Another was squashed against the wall, but the surfaces were different materials, and the hand couldn’t simply sink back in. This time, there was an audible thud, eliciting a heavy rattling from the exercise machines on the other side of the gym.
I drew my swarm together into a rough shape, not a person, but something larger, a touch bigger than Crawler, smaller than Echidna, bipedal.
He hit it, and I reformed it.
“Hit it harder,” I said.
He hit it again, drawing two hands together as if he were squeezing it. There was no substance to the monster’s body, though. I judged that he wasn’t doing enough damage and simply reformed it. The monster advanced on him.
I stepped a little closer, raising my voice. “Come on, Theo! Hit harder!”
Golem dropped a foot as one leg slipped into the concrete floor. A facsimile of his boot rose out of the floor, complete with cleats. The speed and force of it would have been enough to lift one of Rachel’s dogs, so I obliged by moving the ‘body’ of the swarm monster, raising it.
As the foot continued to rise, Golem’s leg disappearing up to the knee in the floor, he pushed one hand into the fan, causing a limb to drop from the ceiling right above the rising spiked platform that was Golem’s boot. My creation was sandwiched between the two, and the collision had enough of an impact to make Kirk and I stumble. I had to turn my head to keep the dust from getting in my eyes.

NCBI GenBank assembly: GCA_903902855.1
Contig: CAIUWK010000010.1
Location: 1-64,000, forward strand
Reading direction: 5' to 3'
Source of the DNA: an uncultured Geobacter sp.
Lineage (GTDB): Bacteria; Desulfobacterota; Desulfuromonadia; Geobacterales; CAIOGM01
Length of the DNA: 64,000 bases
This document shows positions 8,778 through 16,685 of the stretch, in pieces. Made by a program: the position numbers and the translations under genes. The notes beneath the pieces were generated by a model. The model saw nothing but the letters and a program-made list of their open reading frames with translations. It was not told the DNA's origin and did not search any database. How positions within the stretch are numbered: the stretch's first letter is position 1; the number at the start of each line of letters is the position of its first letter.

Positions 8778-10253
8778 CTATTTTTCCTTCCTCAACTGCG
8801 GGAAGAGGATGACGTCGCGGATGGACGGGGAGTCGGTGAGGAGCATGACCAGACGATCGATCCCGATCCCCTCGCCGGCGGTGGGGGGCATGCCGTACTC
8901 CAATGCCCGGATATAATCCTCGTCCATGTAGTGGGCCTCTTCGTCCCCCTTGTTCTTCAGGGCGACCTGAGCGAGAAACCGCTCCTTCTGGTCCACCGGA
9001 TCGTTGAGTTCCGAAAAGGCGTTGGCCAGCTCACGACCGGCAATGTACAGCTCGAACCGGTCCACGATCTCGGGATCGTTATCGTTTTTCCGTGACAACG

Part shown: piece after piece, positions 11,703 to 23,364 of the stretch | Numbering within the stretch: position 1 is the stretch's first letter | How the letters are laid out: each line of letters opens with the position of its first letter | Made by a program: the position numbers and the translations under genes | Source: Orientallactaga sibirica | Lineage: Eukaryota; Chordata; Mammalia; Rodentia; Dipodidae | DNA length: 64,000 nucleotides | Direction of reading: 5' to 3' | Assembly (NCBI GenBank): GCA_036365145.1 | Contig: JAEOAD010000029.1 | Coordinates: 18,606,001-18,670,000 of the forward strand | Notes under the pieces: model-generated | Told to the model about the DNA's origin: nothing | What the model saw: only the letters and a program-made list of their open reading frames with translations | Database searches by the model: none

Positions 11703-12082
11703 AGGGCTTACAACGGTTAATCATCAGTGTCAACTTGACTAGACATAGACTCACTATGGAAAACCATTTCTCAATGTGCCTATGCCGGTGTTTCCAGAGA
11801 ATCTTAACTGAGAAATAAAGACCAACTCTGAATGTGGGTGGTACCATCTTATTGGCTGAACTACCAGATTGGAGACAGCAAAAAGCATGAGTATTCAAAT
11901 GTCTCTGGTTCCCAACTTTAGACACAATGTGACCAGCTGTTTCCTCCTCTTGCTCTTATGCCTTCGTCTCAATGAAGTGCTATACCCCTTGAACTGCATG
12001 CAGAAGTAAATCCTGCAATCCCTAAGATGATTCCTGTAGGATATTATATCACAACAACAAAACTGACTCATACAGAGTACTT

“Is that-” Golem started.
Before he finished the sentence, I had a second butter knife drawn, the tip pressed to his throat.
“Keep your eye on the threats,” I said.
“Not very fair,” Kirk commented. “Playing dirty.”
“No,” Golem said. His voice wavered, which was odd, considering I wasn’t doing anything that was actually threatening. Something else had shaken him. Had he taken the lesson to heart? “I’s good. That’s the kind of lesson I need to know. It’s why I’m training.”
“Jack’s going to throw some scary motherfuckers at you,” I said. “But he’ll be looking for an opening. Always, always watch your back. Don’t forget to watch your friend’s backs too. You probably won’t die if you do, but you might wish you were dead, when you see what Jack and his gang do to them.”
Golem withdrew his arm from the panel, but his leg was harder to free from the ground. By the time he was standing straight, the leg that stuck out of the floor had become more or less permanent. In another area, fingertips stuck out of the floor. There were also the branching ‘trees’ of hands that had formed barriers. Without us even asking, Kirk stepped forward, his body liquefying as he flowed into the surface, smoothing it all out as though we’d never been there.
When he was done, he emerged to survey his work.
“Thank you,” I said.
“Interesting to watch. Figuring out ways to apply his power?”
“Pretty much. Tricks for his repertoire, building some familiarity with using his abilities, attacking to recognize threats and attack without hesitation when needed.”